The Rangers landed a left-handed bat, a potential leadoff hitter, a solid glove in a (to be determined) corner outfield spot, and a lot of bad train puns from Ranger Nation with the acquisition of Shin-Soo Choo via free agency Saturday.
The signing, which came almost exactly two years after the Rangers won the bidding war for Yu Darvish, is presumably their final big move of the offseason; especially if a USA Today report that Japanese pitching sensation Masahiro Tanaka is likely to stay in Japan is true.
And it’s a move that needed to be made. While the Prince Fielder trade bolsters the middle of the lineup, it also sacrificed a big piece of Texas’s past offensive success in Ian Kinsler. It also hands over the starting second base job to 20-year-old Jurickson Profar.
That’s putting a lot of faith in a kid who wouldn’t have been legally allowed to drink the celebratory champagne had that Rangers reached the actual postseason.
So Choo, should he bat leadoff, is an established replacement at the top of the lineup for the departed Kinsler who can also steal some bases and hit for power. Choo has hit at least 16 home runs and stolen 20 or more bases in each of his last four full seasons.
His .423 on-base percentage is also 50 points higher than any Rangers regular in 2013 (Feel free to observe a moment of silence here for Craig Gentry, whose .373 OBP was highest among regular players last year).
Choo’s effectiveness on the field is unquestionable.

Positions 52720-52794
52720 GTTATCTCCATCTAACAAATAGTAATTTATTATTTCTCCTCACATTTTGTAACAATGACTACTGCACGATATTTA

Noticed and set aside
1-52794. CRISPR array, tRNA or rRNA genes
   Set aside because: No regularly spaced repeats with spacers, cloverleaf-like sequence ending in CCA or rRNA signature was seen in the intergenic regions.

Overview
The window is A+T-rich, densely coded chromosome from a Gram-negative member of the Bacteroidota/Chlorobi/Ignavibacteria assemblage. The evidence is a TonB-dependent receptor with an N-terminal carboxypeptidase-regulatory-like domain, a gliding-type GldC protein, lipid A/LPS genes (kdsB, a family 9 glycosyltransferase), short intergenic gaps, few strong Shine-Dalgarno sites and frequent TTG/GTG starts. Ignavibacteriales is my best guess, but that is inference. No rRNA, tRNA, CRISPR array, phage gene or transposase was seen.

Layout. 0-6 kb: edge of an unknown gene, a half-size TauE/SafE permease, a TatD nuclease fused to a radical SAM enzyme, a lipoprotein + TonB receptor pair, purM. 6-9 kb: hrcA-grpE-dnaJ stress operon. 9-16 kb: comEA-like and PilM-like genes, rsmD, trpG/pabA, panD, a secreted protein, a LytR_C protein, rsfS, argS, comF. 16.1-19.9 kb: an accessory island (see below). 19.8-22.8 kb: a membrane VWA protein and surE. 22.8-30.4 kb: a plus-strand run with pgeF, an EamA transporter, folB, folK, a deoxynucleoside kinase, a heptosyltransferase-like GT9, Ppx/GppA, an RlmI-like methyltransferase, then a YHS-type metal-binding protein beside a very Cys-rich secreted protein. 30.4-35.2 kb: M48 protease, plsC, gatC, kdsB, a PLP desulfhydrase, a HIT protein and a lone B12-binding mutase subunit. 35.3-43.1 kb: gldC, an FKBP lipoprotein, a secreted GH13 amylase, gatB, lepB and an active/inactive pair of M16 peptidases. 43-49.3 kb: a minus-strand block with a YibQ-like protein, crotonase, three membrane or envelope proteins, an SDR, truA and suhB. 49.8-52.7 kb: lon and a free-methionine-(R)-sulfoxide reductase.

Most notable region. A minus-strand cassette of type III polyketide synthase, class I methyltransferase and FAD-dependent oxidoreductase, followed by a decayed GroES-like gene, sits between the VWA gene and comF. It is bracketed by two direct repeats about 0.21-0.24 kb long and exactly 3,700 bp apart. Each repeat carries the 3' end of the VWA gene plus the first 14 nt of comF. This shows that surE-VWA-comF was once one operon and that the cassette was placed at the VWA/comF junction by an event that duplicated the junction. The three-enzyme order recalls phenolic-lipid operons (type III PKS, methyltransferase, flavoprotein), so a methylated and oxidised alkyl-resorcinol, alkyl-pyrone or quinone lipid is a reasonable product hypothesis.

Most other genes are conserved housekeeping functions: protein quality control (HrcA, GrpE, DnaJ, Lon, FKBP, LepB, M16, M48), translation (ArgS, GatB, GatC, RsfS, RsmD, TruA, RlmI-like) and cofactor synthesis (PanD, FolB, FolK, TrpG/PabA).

But where the addition may mean the most is off the field.
The Rangers are the only team in Major League history to go to back-to-back World Series and then lose in back-to-back Wild Card play-in games in the following two seasons.
That stat is especially fun and misleading because the Rangers have played in the only two Wild Card play-in games, as the two-team Wild Card format was introduced in 2012.
Regardless of the history there, something wasn’t clicking for the 2012 and -13 Rangers, whose late-season collapses are both well-documented and rather depressing. So something needed to be done, and the moves this offseason show that the front office is in the business of stopping that trend and returning to World-Series-contender status.
Seven years is a long commitment for a 31-year-old. But I'll give a hall pass for a "win-now" move by an organization that has primarily had a "win-later" mentality by building through the farm system.
Very much unlike the ownership of that other team in Arlington (who seem to be just fine with playing .500 ball in a monotonous and predictable fashion year-in and year-out), the Rangers' brass can’t be accused of not trying to succeed.
And now a club that won 91 games in 2013 appears to have improved, and has done more than keep pace in a busy offseason for its AL West foes.
So if You the Reader are a proponent of intangibles, things are looking up for the 2014 Rangers. They have nothing to take for granted, and, despite back-to-back years of monumental disappointment, the front office has given Rangers fans something to feel good about moving forward.
Choo chose Texas over New York (which offered him $140 million) for a reason.
$130 million is a lot of money. But it’s $23 million less than Jacoby Ellsbury, and $110 million less than Robinson Cano.
So, relatively speaking, Jon Daniels landed one of the top free agents in the 2013 market and addressed a need of the team, all without financially biting off more than he could Choo.
I’ll show myself the door.